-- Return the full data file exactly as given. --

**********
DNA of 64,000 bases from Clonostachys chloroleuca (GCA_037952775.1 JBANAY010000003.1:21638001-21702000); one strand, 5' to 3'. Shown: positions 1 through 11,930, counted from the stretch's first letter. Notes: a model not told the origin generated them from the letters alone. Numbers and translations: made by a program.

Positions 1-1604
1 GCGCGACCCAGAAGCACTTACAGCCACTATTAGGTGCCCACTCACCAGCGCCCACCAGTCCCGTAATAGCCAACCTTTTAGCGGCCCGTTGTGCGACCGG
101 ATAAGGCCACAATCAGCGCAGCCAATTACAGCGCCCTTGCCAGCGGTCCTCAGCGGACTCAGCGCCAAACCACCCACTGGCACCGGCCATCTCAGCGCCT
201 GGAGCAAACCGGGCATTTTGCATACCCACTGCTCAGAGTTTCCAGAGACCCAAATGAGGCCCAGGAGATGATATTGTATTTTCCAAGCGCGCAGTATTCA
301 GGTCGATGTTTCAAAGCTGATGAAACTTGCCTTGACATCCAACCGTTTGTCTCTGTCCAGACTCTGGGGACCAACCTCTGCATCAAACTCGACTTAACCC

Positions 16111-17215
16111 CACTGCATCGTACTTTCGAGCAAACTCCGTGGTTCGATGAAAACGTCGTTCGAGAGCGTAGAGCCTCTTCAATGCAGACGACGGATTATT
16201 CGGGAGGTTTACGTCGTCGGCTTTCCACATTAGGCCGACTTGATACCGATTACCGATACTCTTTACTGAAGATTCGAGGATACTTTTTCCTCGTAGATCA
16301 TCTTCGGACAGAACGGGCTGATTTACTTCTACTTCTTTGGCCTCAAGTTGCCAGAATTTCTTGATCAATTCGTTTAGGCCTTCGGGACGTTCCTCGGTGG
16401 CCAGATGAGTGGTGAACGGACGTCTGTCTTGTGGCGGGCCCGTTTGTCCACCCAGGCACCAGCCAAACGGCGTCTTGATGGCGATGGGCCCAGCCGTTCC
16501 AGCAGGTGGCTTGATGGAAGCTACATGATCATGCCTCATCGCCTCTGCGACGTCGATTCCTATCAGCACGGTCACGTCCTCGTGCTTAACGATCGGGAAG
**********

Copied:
DNA of 64,000 bases from Clonostachys chloroleuca (GCA_037952775.1 JBANAY010000003.1:21638001-21702000); one strand, 5' to 3'. Shown: positions 1 through 11,930, counted from the stretch's first letter. Notes: a model not told the origin generated them from the letters alone. Numbers and translations: made by a program.

Positions 1-1604
1 GCGCGACCCAGAAGCACTTACAGCCACTATTAGGTGCCCACTCACCAGCGCCCACCAGTCCCGTAATAGCCAACCTTTTAGCGGCCCGTTGTGCGACCGG
101 ATAAGGCCACAATCAGCGCAGCCAATTACAGCGCCCTTGCCAGCGGTCCTCAGCGGACTCAGCGCCAAACCACCCACTGGCACCGGCCATCTCAGCGCCT
201 GGAGCAAACCGGGCATTTTGCATACCCACTGCTCAGAGTTTCCAGAGACCCAAATGAGGCCCAGGAGATGATATTGTATTTTCCAAGCGCGCAGTATTCA
301 GGTCGATGTTTCAAAGCTGATGAAACTTGCCTTGACATCCAACCGTTTGTCTCTGTCCAGACTCTGGGGACCAACCTCTGCATCAAACTCGACTTAACCC

Positions 16111-17215
16111 CACTGCATCGTACTTTCGAGCAAACTCCGTGGTTCGATGAAAACGTCGTTCGAGAGCGTAGAGCCTCTTCAATGCAGACGACGGATTATT
16201 CGGGAGGTTTACGTCGTCGGCTTTCCACATTAGGCCGACTTGATACCGATTACCGATACTCTTTACTGAAGATTCGAGGATACTTTTTCCTCGTAGATCA
16301 TCTTCGGACAGAACGGGCTGATTTACTTCTACTTCTTTGGCCTCAAGTTGCCAGAATTTCTTGATCAATTCGTTTAGGCCTTCGGGACGTTCCTCGGTGG
16401 CCAGATGAGTGGTGAACGGACGTCTGTCTTGTGGCGGGCCCGTTTGTCCACCCAGGCACCAGCCAAACGGCGTCTTGATGGCGATGGGCCCAGCCGTTCC
16501 AGCAGGTGGCTTGATGGAAGCTACATGATCATGCCTCATCGCCTCTGCGACGTCGATTCCTATCAGCACGGTCACGTCCTCGTGCTTAACGATCGGGAAG